Councilmember Carlina Rivera’s Testimony at Public Hearing on East Side Coastal Resiliency Project

September 17, 2019

Thank you for allowing me to submit this testimony on the East Side Coastal Resiliency Project, or ESCR.

It’s been nearly seven years since Hurricane Sandy made landfall in New York City, but the effects that storm had on the Lower East Side and the Five Boroughs can still be seen and felt today. Our neighborhood and many others are still recovering and rebuilding from the $19 billion in damage and economic losses that Sandy wrought. And for the families of the 43 New Yorkers who lost their lives, their lives will never truly be fully healed.

As a former community organizer who led the emergency response to Sandy and participated in the Rebuild by Design program, and today as a Council Member who is responsible for the safety of over 160,000 New Yorkers, I understand the seriousness of the crisis we face from climate change and increased sea levels and storm surge. I also understand that $335 million of the budget for this project comes from federal FEMA funding that will by rule expires in 2022. If we allow those funds to disappear, this project will not be able to move forward and we will almost certainly never get that money back from a Trump administration and Congress that has continually stripped funding for state and local infrastructure projects. That is why it is imperative we get this project done quickly and correctly for our community.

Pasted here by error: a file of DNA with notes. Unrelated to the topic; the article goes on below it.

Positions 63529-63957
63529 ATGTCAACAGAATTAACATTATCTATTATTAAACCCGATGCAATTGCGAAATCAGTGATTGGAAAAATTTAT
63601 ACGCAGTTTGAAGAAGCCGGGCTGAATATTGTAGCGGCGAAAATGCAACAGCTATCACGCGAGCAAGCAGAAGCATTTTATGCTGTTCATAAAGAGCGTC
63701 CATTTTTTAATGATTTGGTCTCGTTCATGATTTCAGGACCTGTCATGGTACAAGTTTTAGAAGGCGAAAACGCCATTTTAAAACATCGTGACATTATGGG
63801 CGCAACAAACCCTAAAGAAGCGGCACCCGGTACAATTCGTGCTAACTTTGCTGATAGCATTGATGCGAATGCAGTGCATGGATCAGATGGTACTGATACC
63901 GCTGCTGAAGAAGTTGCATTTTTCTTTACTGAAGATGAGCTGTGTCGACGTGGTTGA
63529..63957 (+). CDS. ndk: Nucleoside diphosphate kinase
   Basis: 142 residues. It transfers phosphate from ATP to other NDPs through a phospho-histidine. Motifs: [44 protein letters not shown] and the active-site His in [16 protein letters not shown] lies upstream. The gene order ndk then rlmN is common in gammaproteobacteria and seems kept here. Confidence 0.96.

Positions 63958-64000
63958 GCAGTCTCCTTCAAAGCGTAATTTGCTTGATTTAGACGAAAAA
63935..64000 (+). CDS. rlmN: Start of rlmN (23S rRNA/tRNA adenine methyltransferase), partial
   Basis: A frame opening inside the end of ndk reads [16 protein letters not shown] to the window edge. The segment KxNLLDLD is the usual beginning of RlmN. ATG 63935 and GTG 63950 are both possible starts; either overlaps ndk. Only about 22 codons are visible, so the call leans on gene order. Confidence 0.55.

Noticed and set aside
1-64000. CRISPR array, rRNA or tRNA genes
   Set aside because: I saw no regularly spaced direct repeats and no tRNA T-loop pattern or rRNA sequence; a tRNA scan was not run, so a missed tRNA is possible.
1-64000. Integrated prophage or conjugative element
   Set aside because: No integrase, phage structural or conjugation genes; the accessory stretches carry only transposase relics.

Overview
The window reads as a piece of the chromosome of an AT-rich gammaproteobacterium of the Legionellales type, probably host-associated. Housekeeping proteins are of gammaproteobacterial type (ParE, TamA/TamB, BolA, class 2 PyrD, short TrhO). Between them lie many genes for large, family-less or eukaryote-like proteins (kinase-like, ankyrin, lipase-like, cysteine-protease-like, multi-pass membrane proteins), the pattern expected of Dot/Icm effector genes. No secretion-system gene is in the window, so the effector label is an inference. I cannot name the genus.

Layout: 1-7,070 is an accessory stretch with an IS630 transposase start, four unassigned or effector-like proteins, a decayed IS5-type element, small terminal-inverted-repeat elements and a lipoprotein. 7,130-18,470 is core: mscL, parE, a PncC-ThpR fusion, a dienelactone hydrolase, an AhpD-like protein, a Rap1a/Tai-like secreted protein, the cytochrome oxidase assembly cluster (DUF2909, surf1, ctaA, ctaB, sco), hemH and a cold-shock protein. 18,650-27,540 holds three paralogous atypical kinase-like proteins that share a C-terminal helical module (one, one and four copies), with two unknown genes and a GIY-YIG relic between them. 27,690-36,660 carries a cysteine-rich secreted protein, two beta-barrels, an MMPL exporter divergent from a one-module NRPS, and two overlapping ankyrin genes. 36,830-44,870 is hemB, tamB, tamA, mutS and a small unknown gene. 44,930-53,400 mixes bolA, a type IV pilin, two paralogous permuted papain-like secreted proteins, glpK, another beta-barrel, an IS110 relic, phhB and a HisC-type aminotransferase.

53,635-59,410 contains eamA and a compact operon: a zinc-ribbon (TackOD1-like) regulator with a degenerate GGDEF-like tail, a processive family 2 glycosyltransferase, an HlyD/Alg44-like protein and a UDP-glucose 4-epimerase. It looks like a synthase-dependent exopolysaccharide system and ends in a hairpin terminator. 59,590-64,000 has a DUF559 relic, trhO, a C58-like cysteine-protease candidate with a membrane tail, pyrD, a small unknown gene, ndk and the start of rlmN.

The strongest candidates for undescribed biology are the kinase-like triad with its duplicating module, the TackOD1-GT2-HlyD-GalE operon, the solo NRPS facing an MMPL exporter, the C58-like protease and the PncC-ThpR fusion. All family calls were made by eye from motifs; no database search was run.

Let’s be absolutely clear — this city is not living up to that second point. As Community Board 3 perfectly framed it in their resolution on this item, “the ESCR process since Fall 2018 has frayed trust in government and public agencies because of the drastic change in plan design done without community consultation, despite the needs of the community who look to their government to supply desperately needed protection of their lives and homes.”

It’s why I demanded an apology from the city, and why Manhattan Borough President Gale Brewer and I hired an independent consultant to review the project’s design. While I look forward to the results of this expert review from the Netherlands-based environmental consulting group Deltares, I will continue to urge the city to finally commit to other key concerns.

The most disappointing of all of these concerns is the lack of details regarding a phased-in approach to construction. When my Council colleagues and I held a hearing on this project in January, Jamie Torres-Springer, the First Deputy Commissioner at the city’s Department of Design and Construction, said we’d have more details on phased-in construction in “a few months.” It’s now September, and the city continues to drag its feet and fails to live up to its promise for honest and open communication.

Residents deserve to know all the details regarding a phased in approach and every effort must be made to ensure that residents can still enjoy sections of the park while construction continues.